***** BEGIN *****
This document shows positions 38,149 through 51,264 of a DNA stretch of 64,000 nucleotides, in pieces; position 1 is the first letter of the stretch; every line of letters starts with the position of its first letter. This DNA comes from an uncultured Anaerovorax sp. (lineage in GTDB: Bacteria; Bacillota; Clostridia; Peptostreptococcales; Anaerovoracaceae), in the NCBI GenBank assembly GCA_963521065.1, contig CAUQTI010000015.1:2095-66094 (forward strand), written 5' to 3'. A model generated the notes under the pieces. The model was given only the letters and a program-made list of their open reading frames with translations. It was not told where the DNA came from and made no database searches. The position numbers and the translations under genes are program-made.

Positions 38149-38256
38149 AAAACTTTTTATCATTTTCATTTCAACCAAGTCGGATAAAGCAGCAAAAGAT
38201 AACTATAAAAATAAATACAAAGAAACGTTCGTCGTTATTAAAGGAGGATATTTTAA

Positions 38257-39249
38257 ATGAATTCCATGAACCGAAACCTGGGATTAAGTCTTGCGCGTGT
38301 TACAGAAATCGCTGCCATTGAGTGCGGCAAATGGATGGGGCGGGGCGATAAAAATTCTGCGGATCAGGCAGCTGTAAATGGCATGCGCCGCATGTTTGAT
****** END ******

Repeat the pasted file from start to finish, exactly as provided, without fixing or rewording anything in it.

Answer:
This document shows positions 38,149 through 51,264 of a DNA stretch of 64,000 nucleotides, in pieces; position 1 is the first letter of the stretch; every line of letters starts with the position of its first letter. This DNA comes from an uncultured Anaerovorax sp. (lineage in GTDB: Bacteria; Bacillota; Clostridia; Peptostreptococcales; Anaerovoracaceae), in the NCBI GenBank assembly GCA_963521065.1, contig CAUQTI010000015.1:2095-66094 (forward strand), written 5' to 3'. A model generated the notes under the pieces. The model was given only the letters and a program-made list of their open reading frames with translations. It was not told where the DNA came from and made no database searches. The position numbers and the translations under genes are program-made.

Positions 38149-38256
38149 AAAACTTTTTATCATTTTCATTTCAACCAAGTCGGATAAAGCAGCAAAAGAT
38201 AACTATAAAAATAAATACAAAGAAACGTTCGTCGTTATTAAAGGAGGATATTTTAA

Positions 38257-39249
38257 ATGAATTCCATGAACCGAAACCTGGGATTAAGTCTTGCGCGTGT
38301 TACAGAAATCGCTGCCATTGAGTGCGGCAAATGGATGGGGCGGGGCGATAAAAATTCTGCGGATCAGGCAGCTGTAAATGGCATGCGCCGCATGTTTGAT